Power concedes nothing without demand. It never did, and it never will. Find out just what people will submit to, and you have found out the exact amount of injustice and wrong which will be imposed upon them; and these will continue until they have been resisted with either words or blows, or with both. – Frederick Douglass
We dislike to think of the remedy of blows. It would entail violence; bloodshed; a time of even greater disorder than we endure today, regardless of the outcome. So we keep hoping that the system will right itself, if helped along by an election or two. And we continue to ratify that broken system, by implication, with our votes.
Is it not yet clear that we’ve been had? Played for fools? Soothed into believing that all can be made right by voting for the candidate with the right totem animal? Only to be told afterward that “there’s only so much we can do without the Senate / the White House / a veto-proof majority / an end to the war / and end to violence in the Middle East / a command from God” -- ?
But absent a popular uprising, the federal descent into chaos – a “system” large sectors of which ignore the rules under which they’re supposed to operate -- will continue, for a simple reason: The persons most responsible for it are getting what they want, and getting away with it.
Charles Krauthammer noted on yesterday’s edition of Special Report that there’s no reason to think that, for the final two years of his legitimate tenure in the Oval Office, Obama will do anything but exactly what he pleases. He need never face the voters again. He’s shown a complete indifference to popular opinion, to the Constitutional constraints on his authority, and to the ultimate consequences for his co-partisans in Congress. Nor has he ever been anything but what his upbringing and his education made him: a self-absorbed, power-obsessed social-fascist and a despiser of better, more accomplished men than he.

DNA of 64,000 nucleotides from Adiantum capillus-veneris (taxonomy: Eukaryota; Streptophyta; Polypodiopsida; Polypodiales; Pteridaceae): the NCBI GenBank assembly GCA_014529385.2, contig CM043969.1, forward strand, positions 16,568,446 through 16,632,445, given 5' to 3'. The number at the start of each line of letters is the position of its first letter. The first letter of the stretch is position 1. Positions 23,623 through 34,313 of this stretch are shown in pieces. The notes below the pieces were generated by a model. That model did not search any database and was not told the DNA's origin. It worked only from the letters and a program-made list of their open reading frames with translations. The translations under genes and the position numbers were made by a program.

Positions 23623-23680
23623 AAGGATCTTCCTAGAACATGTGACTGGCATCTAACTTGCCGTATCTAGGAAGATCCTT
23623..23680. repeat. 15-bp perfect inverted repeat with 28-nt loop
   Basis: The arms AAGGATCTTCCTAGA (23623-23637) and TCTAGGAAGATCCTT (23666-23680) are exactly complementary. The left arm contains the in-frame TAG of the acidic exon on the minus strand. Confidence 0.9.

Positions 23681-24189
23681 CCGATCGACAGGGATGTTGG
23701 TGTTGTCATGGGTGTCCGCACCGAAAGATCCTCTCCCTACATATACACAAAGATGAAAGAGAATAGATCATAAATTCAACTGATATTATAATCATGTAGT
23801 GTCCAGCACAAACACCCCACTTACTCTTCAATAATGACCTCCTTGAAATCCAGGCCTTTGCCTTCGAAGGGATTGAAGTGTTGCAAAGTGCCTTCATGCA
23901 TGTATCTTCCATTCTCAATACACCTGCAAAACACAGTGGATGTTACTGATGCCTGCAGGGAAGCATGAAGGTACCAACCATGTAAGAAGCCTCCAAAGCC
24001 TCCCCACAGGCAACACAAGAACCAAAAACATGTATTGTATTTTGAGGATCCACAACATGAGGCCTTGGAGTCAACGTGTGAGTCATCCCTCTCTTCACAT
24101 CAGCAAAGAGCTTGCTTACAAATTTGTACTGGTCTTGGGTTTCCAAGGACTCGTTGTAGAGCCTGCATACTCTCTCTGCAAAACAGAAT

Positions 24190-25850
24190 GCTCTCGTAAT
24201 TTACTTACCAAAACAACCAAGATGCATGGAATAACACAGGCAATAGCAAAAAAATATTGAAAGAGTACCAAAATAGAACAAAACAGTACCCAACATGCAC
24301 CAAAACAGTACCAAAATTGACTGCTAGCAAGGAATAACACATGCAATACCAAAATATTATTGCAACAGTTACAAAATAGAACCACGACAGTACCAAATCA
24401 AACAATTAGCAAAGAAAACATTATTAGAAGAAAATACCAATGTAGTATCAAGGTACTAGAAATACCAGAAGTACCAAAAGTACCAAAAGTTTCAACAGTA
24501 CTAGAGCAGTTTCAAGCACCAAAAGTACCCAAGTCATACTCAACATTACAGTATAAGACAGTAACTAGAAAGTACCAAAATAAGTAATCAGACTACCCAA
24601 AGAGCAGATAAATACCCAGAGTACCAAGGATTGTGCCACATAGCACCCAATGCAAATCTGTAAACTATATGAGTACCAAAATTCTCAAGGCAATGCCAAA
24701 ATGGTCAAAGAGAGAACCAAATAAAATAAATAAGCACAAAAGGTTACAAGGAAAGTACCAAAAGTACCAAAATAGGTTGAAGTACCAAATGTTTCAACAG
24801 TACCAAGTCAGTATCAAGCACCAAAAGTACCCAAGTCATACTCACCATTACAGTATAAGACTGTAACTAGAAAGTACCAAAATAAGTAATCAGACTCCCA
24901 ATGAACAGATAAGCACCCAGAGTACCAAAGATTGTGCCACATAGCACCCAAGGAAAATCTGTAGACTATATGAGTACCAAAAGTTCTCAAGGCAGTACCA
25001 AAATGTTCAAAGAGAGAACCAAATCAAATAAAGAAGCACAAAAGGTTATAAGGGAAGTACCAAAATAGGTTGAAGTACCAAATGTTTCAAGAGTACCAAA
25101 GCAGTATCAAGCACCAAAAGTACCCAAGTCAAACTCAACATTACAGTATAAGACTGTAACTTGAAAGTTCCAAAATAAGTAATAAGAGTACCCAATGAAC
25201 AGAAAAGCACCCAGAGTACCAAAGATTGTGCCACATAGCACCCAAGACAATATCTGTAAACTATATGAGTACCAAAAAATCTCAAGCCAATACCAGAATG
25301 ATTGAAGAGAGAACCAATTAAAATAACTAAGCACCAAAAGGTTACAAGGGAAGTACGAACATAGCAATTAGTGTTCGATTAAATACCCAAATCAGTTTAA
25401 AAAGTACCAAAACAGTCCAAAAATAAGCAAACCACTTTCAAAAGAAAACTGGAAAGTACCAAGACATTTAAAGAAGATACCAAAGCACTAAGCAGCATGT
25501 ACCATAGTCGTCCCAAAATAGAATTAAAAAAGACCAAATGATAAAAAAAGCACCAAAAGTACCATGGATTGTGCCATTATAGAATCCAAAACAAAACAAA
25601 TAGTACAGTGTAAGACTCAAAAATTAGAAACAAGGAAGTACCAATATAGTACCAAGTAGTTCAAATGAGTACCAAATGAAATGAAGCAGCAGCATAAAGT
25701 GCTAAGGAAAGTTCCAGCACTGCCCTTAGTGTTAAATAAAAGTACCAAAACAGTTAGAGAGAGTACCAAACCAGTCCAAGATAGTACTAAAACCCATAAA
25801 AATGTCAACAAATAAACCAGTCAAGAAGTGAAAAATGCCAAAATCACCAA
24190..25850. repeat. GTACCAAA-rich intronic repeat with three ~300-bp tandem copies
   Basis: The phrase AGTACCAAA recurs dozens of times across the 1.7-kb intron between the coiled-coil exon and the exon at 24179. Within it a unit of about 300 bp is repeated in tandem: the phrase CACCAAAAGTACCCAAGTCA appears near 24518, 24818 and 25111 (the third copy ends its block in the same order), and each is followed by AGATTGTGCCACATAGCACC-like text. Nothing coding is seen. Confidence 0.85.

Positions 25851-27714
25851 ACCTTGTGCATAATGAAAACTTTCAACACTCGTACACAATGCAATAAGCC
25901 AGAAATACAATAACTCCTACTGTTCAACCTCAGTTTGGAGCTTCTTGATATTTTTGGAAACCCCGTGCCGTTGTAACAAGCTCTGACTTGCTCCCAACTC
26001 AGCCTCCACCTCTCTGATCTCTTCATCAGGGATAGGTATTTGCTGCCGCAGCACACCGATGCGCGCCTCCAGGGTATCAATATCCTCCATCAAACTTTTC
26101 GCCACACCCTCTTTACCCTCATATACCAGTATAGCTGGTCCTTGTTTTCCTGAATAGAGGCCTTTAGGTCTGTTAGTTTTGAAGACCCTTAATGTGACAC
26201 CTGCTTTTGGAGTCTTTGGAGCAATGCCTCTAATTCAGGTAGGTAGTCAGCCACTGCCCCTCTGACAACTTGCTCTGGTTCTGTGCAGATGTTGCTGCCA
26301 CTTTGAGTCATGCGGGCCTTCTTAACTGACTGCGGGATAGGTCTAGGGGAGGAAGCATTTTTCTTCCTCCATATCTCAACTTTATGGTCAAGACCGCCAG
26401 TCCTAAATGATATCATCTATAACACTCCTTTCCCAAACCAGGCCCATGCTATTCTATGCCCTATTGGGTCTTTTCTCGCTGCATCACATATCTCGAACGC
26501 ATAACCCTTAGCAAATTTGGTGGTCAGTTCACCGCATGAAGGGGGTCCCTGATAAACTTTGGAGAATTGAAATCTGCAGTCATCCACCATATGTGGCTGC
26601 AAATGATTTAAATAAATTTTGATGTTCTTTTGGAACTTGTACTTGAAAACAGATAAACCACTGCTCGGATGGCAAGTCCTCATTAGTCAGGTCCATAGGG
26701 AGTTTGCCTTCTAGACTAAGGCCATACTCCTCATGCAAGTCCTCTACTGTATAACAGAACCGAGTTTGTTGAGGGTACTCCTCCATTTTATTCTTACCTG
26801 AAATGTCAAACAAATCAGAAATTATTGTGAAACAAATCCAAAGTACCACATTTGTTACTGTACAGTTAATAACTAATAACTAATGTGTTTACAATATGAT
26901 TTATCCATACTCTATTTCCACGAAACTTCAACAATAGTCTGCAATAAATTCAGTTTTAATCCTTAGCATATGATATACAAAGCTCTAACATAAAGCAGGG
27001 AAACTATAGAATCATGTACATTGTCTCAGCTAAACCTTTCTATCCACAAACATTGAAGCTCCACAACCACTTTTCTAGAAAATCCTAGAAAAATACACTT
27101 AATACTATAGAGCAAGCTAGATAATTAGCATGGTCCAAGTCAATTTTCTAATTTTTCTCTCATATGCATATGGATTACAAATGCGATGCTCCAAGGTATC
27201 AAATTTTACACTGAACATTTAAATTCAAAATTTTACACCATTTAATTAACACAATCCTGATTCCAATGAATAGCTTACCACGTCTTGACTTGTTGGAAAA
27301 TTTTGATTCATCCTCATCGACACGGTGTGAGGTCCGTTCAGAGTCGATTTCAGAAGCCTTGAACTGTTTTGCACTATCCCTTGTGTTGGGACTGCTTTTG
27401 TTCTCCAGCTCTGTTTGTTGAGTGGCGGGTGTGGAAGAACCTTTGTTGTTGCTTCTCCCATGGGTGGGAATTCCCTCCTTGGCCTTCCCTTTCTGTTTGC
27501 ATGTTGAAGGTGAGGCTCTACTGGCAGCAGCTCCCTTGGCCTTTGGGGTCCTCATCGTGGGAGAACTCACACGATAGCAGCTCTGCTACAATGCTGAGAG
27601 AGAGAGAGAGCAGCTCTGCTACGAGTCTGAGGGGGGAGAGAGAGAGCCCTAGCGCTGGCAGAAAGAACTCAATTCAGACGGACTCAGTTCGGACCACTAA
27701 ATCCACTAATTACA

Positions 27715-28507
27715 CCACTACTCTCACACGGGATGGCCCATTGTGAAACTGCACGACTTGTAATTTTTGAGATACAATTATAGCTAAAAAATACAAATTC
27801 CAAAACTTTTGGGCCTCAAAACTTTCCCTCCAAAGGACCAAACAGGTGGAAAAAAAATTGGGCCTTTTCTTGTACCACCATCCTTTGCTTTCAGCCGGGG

No ostrich tactic can blind us to the facts about Obama today. We have too much of his history to steer by. But what of Congress? Is there even a remote possibility that Obama could outrage it sufficiently to rouse it to its duties?
That’s unclear. Imagine the worst case: Obama decrees the indefinite suspension of all elections to federal offices, orders the dissolution of Congress and the Supreme Court, and declares that henceforth his word shall be the law of these United States. He mobilizes the Army, including the National Guard, and directs it to implement those decrees regardless of any and all resistance. What would follow?
Would the Army do as Obama directs?
Should a portion of the Army refuse such orders, would the remainder fire upon it?
More to the point, would Congress fulfill its Constitutional duties to remove him after such outrageous decrees?
Ultimately to the point, given his usurpations of power up to now and the flaccidity of Congress before him, would you give odds against Obama seriously considering such a move?